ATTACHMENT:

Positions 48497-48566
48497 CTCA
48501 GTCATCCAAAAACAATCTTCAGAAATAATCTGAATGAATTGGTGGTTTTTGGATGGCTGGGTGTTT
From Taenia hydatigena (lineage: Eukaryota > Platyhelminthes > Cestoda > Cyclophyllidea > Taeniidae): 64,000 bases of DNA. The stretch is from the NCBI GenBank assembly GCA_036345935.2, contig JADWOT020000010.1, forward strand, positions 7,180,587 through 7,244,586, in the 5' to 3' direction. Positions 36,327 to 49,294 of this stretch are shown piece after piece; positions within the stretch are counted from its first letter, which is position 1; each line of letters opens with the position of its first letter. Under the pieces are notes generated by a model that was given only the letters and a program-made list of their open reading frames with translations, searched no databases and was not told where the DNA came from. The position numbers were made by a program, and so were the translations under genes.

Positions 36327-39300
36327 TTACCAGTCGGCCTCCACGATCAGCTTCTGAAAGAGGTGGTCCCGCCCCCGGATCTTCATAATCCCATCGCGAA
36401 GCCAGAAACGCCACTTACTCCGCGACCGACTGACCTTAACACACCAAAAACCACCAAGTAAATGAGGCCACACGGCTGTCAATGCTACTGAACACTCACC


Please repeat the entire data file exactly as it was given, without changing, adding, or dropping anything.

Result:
Positions 48497-48566
48497 CTCA
48501 GTCATCCAAAAACAATCTTCAGAAATAATCTGAATGAATTGGTGGTTTTTGGATGGCTGGGTGTTT
From Taenia hydatigena (lineage: Eukaryota > Platyhelminthes > Cestoda > Cyclophyllidea > Taeniidae): 64,000 bases of DNA. The stretch is from the NCBI GenBank assembly GCA_036345935.2, contig JADWOT020000010.1, forward strand, positions 7,180,587 through 7,244,586, in the 5' to 3' direction. Positions 36,327 to 49,294 of this stretch are shown piece after piece; positions within the stretch are counted from its first letter, which is position 1; each line of letters opens with the position of its first letter. Under the pieces are notes generated by a model that was given only the letters and a program-made list of their open reading frames with translations, searched no databases and was not told where the DNA came from. The position numbers were made by a program, and so were the translations under genes.

Positions 36327-39300
36327 TTACCAGTCGGCCTCCACGATCAGCTTCTGAAAGAGGTGGTCCCGCCCCCGGATCTTCATAATCCCATCGCGAA
36401 GCCAGAAACGCCACTTACTCCGCGACCGACTGACCTTAACACACCAAAAACCACCAAGTAAATGAGGCCACACGGCTGTCAATGCTACTGAACACTCACC